For those who don’t recall their political philosophy, Thomas Hobbes, the author of Leviathan, came up with the happy phrase that the life of man is “solitary, poor, nasty, brutish and short”.

The value of reappraisal

It’s rare for any writer or publication to go back to re-examine books or ideas whose time seems to have passed. I think that’s a pity. We need more reappraisal, not least because of the increasingly frenetic cycles of judgment and analysis.

So it was a pleasure to read Ronald Brownstein’s review in Democracy of five books on the Republican’s permanent majority, all published in 2005 and 2006. As Brownstein points out, for those with eyes to see, the crumbling of Karl Rove’s strategy was already apparent when these books came out. But much of the journalism and opinion establishment — what Jay Rosen calls the Church of the Savvy — fails even today to see the changes that swept over America in the last four years.

I particularly enjoyed how Brownstein draws out some of the analytical flaws in the paeans to Rove:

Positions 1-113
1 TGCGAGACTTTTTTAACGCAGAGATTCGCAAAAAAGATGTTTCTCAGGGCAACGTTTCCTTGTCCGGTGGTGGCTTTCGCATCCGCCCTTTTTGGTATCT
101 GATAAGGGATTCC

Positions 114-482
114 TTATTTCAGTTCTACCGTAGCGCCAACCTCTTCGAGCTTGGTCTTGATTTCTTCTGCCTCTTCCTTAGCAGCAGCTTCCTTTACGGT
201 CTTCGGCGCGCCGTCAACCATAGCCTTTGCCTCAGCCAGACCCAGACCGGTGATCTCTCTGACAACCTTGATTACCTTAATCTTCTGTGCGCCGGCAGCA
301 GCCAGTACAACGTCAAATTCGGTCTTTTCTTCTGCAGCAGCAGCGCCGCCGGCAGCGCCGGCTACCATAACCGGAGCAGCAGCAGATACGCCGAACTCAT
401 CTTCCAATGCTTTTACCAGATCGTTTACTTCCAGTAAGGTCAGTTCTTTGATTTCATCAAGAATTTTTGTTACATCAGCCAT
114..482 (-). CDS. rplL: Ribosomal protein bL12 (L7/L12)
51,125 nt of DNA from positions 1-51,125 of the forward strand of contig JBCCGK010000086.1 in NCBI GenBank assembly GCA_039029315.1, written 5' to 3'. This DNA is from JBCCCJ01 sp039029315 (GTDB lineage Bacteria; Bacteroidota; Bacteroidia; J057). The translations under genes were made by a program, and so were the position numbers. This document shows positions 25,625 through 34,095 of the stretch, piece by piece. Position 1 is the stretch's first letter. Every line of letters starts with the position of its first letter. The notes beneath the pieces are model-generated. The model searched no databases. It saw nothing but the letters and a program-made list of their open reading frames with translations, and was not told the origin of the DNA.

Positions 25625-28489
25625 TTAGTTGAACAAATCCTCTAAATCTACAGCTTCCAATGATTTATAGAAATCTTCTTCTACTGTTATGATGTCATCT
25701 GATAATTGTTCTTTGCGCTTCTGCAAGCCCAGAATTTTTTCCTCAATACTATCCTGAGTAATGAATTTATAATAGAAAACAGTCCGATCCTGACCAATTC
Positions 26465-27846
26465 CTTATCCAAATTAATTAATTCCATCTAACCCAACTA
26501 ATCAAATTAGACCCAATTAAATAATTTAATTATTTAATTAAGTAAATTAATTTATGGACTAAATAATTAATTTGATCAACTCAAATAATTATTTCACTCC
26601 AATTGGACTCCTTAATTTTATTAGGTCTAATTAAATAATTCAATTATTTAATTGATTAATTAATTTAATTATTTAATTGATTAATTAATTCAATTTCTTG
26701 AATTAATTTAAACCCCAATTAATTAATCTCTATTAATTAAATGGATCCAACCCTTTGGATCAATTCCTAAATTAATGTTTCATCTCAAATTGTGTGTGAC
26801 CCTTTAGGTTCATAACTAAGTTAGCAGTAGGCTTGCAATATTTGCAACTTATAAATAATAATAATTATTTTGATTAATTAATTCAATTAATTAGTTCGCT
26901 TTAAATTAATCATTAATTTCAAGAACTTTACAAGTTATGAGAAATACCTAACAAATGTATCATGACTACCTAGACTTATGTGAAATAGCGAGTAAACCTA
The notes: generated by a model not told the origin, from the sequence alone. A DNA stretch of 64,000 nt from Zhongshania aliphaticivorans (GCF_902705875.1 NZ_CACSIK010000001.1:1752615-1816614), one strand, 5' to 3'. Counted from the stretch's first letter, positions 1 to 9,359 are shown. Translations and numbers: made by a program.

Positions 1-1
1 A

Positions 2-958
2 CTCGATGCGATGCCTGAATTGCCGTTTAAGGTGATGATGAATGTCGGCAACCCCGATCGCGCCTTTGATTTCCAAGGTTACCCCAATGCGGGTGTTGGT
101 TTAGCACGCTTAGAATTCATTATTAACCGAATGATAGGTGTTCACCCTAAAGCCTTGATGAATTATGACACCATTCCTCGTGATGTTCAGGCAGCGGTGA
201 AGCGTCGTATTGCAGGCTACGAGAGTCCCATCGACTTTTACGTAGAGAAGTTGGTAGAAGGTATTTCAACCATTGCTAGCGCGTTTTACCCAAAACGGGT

The authors of the books under review are smart people and skilled analysts, and they got a lot of things right. But their obsession with Rove and the conservative movement’s institution-building mostly blinded them to the flaws in the Right’s blueprint. Rove was a brilliant tactician in the service of a fundamentally flawed strategy. Almost uniformly these books focused so much on the former that they ignored the latter. Even more important, this intense concentration diverted the authors’ attention from the waves of demographic and economic change that were eroding the Republicans’ position and strengthening the Democrats’. In that respect, these writers were hardly alone. Ten or even five years ago, few Democrats envisioned that their party would attract the coalition of voters that actually elected Barack Obama and the Democratic House and Senate majorities last year. Even now, many Democrats still don’t acknowledge how much their modern coalition differs from their historic image of the party. The story of the Democratic revival, the story that these books missed in their fascination with Rove and the conservative movement, is a tale of what might be called the accidental coalition.